Paul Keating argued Australia can ‘be directly threatened with military force only through Indonesia and Papua New Guinea’
part of his vision of a grown-up Australia, the prime minister, Paul Keating, wanted the nation to find its own voice on trade, diplomacy and security. In particular, he wanted a much deeper engagement with Asia.
On 18 December 1995 Australia signed a landmark security agreement with Indonesia, ending decades of antagonistic relations. It had been approved by cabinet just four days earlier, cabinet documents for 1994 and 1995 released by the Australian National Archives on Monday reveal.
The submission argues that the defence white paper had identified Australia’s relationship with Indonesia as its most important and that a treaty would put a “formal umbrella” over existing understandings.
Cabinet records for 1994 and 1995 held by the National Archives of Australia are accessible from 1 January 2018. Copies of 245 cabinet records from 1994 and 1995 have been made available to the media under embargo. The Guardian’s reports are based on these. Some were redacted due to national security concerns.
Information about the cabinet records, copies of key cabinet documents, including selected submissions and decisions, are available on the national archives website.
Requests for access to records not already released may be made via RecordSearch on the website.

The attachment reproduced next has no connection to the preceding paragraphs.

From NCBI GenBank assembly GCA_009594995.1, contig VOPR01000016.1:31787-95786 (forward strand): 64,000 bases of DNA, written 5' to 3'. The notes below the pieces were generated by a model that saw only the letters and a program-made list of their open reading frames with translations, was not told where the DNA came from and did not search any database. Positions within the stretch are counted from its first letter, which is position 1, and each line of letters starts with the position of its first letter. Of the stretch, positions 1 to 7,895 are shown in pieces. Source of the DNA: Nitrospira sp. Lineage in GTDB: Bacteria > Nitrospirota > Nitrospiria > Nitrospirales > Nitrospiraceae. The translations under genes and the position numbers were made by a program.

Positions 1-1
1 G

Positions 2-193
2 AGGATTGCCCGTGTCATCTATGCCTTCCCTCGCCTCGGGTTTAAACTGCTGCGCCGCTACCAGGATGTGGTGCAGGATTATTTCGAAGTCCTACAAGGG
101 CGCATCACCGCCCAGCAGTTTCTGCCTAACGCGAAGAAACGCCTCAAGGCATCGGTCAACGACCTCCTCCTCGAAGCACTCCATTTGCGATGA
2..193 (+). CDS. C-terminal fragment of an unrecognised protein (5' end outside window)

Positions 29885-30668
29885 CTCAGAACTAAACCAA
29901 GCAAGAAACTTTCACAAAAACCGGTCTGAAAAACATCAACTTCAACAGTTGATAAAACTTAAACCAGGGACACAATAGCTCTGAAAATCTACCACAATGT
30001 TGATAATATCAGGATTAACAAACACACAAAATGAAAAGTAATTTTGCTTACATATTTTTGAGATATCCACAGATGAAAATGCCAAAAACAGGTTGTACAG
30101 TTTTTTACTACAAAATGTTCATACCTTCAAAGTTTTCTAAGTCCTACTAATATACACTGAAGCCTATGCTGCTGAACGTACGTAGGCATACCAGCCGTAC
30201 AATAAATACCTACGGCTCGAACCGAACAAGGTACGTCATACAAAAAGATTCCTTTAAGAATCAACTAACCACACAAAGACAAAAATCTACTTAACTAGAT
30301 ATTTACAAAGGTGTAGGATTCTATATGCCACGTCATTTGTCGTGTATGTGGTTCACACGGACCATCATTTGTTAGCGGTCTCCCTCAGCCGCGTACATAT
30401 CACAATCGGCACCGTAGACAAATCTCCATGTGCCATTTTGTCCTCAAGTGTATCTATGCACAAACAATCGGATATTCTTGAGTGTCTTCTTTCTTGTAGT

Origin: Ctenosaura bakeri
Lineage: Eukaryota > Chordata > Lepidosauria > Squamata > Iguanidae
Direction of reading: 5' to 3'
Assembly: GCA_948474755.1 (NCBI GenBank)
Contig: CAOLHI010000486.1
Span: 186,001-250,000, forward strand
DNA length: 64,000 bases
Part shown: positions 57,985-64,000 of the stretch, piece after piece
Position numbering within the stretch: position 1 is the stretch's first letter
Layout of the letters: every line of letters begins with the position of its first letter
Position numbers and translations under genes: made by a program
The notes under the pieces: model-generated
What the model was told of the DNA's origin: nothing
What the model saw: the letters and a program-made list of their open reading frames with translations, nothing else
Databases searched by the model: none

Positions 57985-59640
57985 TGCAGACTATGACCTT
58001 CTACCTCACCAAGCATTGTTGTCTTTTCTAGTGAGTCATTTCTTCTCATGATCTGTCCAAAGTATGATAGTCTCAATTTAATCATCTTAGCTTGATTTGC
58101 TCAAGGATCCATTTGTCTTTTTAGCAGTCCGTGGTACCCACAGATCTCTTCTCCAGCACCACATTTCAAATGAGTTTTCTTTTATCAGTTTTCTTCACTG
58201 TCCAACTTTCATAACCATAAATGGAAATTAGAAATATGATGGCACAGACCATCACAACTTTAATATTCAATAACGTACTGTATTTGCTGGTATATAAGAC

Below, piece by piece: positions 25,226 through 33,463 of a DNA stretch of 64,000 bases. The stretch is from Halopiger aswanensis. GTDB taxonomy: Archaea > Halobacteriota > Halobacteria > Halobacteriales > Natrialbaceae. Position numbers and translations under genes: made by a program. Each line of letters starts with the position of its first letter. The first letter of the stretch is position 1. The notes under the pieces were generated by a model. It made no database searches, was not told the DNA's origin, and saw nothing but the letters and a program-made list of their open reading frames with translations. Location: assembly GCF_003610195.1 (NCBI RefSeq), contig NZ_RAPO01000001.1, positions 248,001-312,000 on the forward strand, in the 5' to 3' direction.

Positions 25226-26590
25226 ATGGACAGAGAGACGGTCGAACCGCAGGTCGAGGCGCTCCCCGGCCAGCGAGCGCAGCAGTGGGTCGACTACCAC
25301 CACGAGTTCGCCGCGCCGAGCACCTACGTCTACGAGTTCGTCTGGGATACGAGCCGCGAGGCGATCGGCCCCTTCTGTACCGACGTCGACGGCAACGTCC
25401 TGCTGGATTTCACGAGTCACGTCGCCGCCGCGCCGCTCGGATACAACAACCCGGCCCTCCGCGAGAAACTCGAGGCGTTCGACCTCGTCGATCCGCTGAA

“There is no country more important to Australia than Indonesia,” Keating argued in his submission. “Australian territory can in effect be directly threatened with military force only through Indonesia and Papua New Guinea.”
But the agreement was very controversial. In Australia, as in Portugal, there was growing support for East Timor’s independence from Indonesia following the Dili massacre in 1991 and a series of brutal crackdowns on the resistance movement Fretilin by the Suharto regime.
Keating acknowledged there would be “criticism from opponents of Indonesia, groups which are concerned by Indonesian policy in East Timor and from those who have simply been taken by surprise”.
But he argued it was a matter of being clear about what the treaty didn’t do. It did not commit Australia in any way it did not wish on East Timor or require Australia to compromise its position on human rights, he argued.
At a briefing on the cabinet paper, Kim Beazley, the former defence minister, said: “Paul knew I was pretty hardline when it came to the defence of Australia ... on the 707 he told me what he was up to. Suharto hadn’t told his people either, I believe.”
Beazley remembered the thousand-yard stares of the generals who flanked Suharto.